Choose your words carefully if you preach to the people back home. Those who knew you will remember things that make many messages seem odd. Prophetic moralizing, for example, would sound hypocritical coming from most folks in such circumstances.
The ancient church fathers struggled with the physical implications of the incarnation—the mother’s womb, the birth and afterbirth. God gets a human body, orthodoxy has always proclaimed: a human body rife with bacteria, hormones and phlegm. Tertullian insists that God became fully human, though he recounts the details with some distaste.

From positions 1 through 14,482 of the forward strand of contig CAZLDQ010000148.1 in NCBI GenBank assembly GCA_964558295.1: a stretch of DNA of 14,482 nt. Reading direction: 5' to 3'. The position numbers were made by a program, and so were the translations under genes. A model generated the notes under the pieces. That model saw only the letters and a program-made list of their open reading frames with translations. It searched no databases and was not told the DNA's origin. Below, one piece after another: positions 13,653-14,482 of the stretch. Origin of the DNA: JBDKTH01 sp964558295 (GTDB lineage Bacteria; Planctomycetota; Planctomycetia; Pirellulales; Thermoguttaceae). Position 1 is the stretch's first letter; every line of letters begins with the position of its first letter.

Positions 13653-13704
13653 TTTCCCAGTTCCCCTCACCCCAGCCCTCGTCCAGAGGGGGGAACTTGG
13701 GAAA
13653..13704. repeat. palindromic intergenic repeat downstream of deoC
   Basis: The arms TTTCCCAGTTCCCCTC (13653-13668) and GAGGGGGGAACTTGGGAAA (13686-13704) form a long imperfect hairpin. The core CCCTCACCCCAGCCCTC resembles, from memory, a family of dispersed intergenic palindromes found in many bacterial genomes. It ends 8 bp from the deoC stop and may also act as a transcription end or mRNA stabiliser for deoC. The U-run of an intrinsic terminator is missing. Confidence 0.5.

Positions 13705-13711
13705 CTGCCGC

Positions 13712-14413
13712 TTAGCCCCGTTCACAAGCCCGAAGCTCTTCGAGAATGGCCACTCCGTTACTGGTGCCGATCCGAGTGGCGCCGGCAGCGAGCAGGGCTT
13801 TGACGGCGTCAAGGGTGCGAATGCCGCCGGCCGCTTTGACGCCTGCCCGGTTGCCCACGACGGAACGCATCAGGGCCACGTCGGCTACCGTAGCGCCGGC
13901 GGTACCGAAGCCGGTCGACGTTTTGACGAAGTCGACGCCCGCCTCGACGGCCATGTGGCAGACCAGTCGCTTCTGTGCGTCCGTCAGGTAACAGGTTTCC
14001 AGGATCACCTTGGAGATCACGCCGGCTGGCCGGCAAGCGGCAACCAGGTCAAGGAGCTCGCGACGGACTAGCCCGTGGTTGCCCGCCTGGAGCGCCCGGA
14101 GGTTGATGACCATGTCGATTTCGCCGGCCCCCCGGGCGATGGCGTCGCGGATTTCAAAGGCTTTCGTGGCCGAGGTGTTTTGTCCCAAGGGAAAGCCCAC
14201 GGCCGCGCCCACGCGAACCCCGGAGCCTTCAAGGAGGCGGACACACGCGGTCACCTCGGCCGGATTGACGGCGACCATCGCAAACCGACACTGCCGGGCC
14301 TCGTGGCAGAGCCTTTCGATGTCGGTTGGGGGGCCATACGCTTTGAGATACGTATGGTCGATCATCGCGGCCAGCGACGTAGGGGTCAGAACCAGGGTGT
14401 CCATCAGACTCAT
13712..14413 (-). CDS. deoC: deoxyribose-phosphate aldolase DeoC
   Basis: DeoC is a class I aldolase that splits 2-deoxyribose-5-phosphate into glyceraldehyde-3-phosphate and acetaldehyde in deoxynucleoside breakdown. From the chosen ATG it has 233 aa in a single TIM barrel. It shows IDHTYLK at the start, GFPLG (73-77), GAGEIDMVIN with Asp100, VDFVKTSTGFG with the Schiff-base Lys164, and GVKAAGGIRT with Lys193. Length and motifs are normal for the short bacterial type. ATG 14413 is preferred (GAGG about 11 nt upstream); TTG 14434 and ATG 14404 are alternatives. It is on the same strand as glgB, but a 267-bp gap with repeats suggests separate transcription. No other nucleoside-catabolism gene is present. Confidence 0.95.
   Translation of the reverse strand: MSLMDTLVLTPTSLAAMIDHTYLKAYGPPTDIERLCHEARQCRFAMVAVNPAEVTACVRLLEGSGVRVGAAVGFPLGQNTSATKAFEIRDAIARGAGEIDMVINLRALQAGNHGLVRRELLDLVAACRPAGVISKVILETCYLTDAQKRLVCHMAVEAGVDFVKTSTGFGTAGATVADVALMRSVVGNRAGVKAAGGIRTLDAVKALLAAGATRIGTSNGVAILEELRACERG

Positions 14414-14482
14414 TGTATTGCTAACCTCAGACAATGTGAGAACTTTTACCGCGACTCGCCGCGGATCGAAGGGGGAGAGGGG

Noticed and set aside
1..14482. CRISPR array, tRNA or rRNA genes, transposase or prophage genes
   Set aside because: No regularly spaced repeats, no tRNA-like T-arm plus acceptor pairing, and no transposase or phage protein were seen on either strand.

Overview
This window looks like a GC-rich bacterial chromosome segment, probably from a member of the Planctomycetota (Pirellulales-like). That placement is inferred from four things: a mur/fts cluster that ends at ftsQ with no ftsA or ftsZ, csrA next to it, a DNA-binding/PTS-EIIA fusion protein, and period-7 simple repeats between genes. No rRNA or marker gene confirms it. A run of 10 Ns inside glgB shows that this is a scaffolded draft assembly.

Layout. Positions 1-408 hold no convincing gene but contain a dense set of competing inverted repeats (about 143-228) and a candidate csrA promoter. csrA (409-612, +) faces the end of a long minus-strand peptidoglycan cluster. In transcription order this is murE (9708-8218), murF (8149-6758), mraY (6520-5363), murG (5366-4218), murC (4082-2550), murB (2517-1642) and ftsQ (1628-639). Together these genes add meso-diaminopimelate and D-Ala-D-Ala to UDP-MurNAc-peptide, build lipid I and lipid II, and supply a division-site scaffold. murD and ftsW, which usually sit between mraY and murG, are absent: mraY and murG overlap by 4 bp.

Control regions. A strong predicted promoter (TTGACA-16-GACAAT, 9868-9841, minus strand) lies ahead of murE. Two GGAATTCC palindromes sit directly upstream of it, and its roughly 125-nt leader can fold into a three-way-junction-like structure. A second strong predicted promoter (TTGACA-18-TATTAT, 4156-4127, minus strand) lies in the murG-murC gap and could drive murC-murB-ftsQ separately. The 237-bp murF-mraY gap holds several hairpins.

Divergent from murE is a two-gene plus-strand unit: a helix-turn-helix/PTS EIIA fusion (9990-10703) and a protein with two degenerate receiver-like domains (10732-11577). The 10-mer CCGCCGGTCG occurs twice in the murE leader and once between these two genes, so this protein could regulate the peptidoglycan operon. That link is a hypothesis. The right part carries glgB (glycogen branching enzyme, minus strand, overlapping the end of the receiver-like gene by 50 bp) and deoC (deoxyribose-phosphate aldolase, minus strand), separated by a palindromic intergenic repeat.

He was not the young man they had known before. They were sizing him up, as people in small towns will do, when he stood up in the synagogue to read from the prophet Isaiah. He read a fantastic and otherworldly passage, plainly not about Nazareth, but about some other place. And then he startled them all: “Today this scripture has been fulfilled in your hearing.” Was he talking about them? Or himself? And what did he mean by proclaiming right there, in his hometown, “the acceptable year of the Lord”?